# How do I determine the temperature inside a transformer vault?

I am trying to determine the temperature of an underground concrete vault buried 10m underground. The vault has the following dimensions: 2640mm x 5995mm x 2640mm with a wall thickness of 250mm. The transformer has the following dimensions: 2083mm by 1702mm by 1257mm. It has heat losses of 2080W to 11000W. How can I determine the temperature inside the vault? How would adding mechanical ventilation change the temperature inside this vault?

• What is the temperature of the ground at a 10m depth? Does it vary during the year? Commented Jul 31, 2019 at 12:35
• I am not sure, but I wanted to do the same calculation for a range between 10C and 30C. Commented Jul 31, 2019 at 12:38
• I know, for where I live, that the annual ground temperature varies between about 5 to 8 degrees C... Because I planned the incoming air for the ventilation to come in underground for 30 meters... Commented Jul 31, 2019 at 12:40
• I think that due to the vents that underground transformer vaults have, the temperature may fluctuate more. Commented Jul 31, 2019 at 12:41

# Assumptions

Assume steady state and neglect all radiation terms. Assume the surroundings to the concrete wall is an infinite heat sink at a fixed (constant) temperature). Finally, neglect the heat transfer that occurs at the corners of the concrete box (set the internal and external areas of the box to be equal as far as heat transfer is concerned).

# Formulations

The energy balance from the transformer to the inside air of the concrete wall is

$$P = h_i A_T (T_T - T_{ai})$$

In this, $$P$$ is the power supplied, $$T_T, T_{ai}$$ are the transformer and internal air temperatures, $$h_i$$ is the convection coefficient inside the box, and $$A_T$$ is the area of the transformer. This equation says that power generated by the transformer is convected away to the inside air of the container. The convection coefficient $$h_i$$ depends on how fast the air is moving (stagnate/free convection to forced convection). This gives you one equation with two unknowns (the temperatures).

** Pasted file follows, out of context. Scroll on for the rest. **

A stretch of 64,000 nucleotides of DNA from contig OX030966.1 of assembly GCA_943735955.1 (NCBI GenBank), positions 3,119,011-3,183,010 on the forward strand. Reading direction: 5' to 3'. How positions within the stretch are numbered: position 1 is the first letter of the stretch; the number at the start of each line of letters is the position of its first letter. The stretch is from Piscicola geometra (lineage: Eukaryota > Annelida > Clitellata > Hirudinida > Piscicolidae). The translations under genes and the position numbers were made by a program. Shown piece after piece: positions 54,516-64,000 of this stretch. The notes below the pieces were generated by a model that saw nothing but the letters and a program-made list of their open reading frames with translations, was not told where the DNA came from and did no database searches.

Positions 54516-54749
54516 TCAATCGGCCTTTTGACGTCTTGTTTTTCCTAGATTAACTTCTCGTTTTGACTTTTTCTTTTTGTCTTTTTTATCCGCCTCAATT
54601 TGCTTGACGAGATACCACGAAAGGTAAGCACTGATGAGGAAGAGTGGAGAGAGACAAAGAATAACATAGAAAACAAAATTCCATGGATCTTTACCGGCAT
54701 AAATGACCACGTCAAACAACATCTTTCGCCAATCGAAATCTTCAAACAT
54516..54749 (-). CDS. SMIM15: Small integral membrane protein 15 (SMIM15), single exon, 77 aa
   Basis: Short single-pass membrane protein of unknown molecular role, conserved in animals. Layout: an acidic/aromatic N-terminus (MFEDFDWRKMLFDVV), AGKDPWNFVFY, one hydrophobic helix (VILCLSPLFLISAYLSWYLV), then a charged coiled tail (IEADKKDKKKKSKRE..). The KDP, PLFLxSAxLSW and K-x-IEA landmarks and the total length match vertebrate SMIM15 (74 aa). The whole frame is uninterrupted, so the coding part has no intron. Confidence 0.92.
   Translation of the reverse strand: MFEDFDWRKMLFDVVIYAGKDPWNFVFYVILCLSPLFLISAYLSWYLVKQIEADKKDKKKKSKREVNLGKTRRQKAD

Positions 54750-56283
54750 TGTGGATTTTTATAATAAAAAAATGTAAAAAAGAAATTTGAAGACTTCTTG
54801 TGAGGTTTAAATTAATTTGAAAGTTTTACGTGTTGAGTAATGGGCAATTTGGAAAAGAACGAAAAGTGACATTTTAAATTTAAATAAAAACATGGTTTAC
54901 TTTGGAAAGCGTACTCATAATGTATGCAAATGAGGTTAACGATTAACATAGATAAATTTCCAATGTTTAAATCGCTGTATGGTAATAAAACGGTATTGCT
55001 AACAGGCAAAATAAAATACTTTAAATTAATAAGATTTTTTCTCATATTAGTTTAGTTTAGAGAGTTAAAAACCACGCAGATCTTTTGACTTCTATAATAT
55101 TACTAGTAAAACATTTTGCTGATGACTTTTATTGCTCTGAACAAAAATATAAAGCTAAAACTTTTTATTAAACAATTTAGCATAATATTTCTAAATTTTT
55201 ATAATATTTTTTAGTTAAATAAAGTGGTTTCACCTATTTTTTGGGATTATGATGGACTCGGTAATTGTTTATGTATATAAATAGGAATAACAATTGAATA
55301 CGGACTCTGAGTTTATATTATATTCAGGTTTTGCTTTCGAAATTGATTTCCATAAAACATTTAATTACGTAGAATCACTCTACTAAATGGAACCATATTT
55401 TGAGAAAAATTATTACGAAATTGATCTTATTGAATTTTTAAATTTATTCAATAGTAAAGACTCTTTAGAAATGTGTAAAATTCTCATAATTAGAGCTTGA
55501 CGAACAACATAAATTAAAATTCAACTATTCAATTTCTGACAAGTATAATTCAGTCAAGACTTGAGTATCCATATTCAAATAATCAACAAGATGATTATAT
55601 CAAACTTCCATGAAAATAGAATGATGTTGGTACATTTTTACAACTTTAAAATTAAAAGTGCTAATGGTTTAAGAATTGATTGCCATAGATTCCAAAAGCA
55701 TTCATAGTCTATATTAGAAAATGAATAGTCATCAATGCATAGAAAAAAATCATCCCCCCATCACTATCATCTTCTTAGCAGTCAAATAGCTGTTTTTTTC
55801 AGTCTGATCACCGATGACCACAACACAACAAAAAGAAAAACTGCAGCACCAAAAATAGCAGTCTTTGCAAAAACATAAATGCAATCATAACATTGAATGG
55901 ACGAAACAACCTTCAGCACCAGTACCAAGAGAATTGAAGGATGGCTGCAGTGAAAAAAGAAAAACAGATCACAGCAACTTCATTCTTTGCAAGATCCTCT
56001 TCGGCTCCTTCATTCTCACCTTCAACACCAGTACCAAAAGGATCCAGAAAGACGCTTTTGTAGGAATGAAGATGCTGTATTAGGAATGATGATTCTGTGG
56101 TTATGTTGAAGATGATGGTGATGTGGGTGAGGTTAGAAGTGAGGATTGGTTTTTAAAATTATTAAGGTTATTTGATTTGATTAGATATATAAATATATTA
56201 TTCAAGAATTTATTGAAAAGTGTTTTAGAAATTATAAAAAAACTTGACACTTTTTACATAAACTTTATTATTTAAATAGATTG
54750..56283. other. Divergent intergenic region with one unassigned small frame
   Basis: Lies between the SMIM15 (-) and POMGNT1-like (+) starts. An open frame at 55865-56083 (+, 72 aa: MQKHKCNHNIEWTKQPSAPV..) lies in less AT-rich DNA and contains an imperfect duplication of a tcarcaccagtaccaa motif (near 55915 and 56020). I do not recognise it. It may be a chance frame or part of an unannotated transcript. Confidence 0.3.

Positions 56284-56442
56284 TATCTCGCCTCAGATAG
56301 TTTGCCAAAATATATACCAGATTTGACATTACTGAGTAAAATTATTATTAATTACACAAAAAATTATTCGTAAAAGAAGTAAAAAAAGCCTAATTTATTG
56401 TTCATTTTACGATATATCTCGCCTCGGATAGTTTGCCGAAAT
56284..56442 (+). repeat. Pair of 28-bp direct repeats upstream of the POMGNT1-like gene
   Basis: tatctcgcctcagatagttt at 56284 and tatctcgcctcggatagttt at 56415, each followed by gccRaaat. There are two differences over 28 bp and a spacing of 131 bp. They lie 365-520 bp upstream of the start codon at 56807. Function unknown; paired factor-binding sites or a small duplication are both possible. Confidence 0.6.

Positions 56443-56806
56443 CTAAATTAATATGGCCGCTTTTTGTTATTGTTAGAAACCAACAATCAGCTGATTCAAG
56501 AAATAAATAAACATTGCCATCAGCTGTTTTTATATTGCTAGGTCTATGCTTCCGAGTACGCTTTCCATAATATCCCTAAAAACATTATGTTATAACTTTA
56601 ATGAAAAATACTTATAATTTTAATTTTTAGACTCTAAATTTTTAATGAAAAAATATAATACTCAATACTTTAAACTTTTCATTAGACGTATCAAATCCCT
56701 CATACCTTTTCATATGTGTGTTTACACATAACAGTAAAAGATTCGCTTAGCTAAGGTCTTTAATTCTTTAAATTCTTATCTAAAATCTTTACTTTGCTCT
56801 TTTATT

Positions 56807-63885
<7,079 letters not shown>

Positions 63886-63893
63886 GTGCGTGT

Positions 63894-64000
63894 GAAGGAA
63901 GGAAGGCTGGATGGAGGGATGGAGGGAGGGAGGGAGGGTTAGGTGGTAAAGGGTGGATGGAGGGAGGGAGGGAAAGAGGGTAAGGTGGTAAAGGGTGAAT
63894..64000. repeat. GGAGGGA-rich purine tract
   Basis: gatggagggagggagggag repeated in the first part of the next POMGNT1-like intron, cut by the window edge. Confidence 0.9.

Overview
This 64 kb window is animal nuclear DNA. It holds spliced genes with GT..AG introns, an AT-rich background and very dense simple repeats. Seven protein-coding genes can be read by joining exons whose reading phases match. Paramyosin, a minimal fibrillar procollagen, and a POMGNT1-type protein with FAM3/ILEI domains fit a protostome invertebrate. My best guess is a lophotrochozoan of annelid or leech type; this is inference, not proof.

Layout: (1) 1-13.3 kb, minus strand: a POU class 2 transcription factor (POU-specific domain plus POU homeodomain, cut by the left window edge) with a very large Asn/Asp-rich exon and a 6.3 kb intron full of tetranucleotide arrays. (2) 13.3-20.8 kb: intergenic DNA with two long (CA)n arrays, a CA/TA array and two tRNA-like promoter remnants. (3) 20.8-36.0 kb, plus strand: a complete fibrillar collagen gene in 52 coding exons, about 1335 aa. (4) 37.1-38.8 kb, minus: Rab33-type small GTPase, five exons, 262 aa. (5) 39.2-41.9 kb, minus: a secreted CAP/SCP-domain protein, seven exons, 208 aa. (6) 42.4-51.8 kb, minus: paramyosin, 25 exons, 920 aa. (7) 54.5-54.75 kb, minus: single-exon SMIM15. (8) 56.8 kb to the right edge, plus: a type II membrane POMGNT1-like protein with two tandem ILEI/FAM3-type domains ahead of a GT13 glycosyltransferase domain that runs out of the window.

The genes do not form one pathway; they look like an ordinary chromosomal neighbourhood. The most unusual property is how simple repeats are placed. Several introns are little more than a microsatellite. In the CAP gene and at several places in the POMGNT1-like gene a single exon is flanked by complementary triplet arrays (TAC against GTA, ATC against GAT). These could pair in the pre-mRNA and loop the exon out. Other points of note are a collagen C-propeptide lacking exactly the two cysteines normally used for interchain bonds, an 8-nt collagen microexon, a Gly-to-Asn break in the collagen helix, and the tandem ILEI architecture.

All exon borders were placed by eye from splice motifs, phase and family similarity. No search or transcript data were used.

The energy balance from the air in the box to the concrete wall is

$$P = h_i A_T (T_T - T_{ai}) = h_i A_w (T_{ai} - T_{wi})$$

In this, $$T_{wi}$$ is the temperature of the internal wall and $$A_w$$ is the area of the wall. This equation says that power generated by the transformer is convected away to the inside air of the container that is then convected to the box wall. It is one equation with two unknowns (the temperatures).

The energy balance on the concrete wall without vents is

$$k \frac{(T_{wi} - T_g)}{w} = h_i (T_{ai} - T_{wi})$$

In this, $$k$$ is the thermal conductivity of concrete, $$T_g$$ is the (constant) ground temperature, and $$w$$ is the wall thickness. This equation says that heat flow to the inside walls from the air is conducted away through the walls. It gives one more equation with the same two unknowns (the temperatures).

The energy balance on the concrete wall with vents is

$$k (1 - f_v) \frac{(T_{wi} - T_g)}{w} + h_v f_v (T_{wi} - T_g) = h_i (T_T - T_{wi})$$

In this, $$f_v$$ is the fractional area of the wall that contains vents and $$h_v$$ is a pseudo coefficient for convection-type heat transfer through the vents. It also gives one more equation with the same two unknowns (the temperatures).

# Solution

In all cases without or with vents, you can combine the system to obtain two equations and two unknowns. The system can be solved.

A starting point is to solve the flux equation without vents to find $$T_{wi}$$.

$$P = k A_w \frac{(T_{wi} - T_g)}{w}$$

This says that the energy from the transformer goes through the walls by conduction.

Use the value of $$T_{wi}$$ and the equation $$P = h_i A_w(T_{ai} - T_{wi})$$ to find $$T_{ai}$$. Continue with the heat transfer from transformer to air to find $$T_T$$. Finally, use these first guesses in the equation with vents to re-calculate the temperatures.

A comparable problem is given at this link.

• I included the fact that you likely have air inside the box between the transformer and the concrete walls. This does not change the fact that this problem can be solved. Commented Aug 1, 2019 at 0:32
• Thank you very much, I was able to determine the temperature this way. As a follow-up question, how would having airflow change the temperature in the room? Does the current method assume that there is no airflow inside of the vault? Commented Aug 1, 2019 at 12:06
• I also think there is a mistake in the final equation. You advise to solve for Tai however, the equation only has Twi as an unknown. Commented Aug 1, 2019 at 12:24
• @Lechuga I've updated the post to give answers for both of your questions. Commented Aug 1, 2019 at 15:50
• Does this assume that the power dissipated happens in one hour? How could I calculate the temperature if many more hours occurred? Commented Aug 28, 2019 at 12:44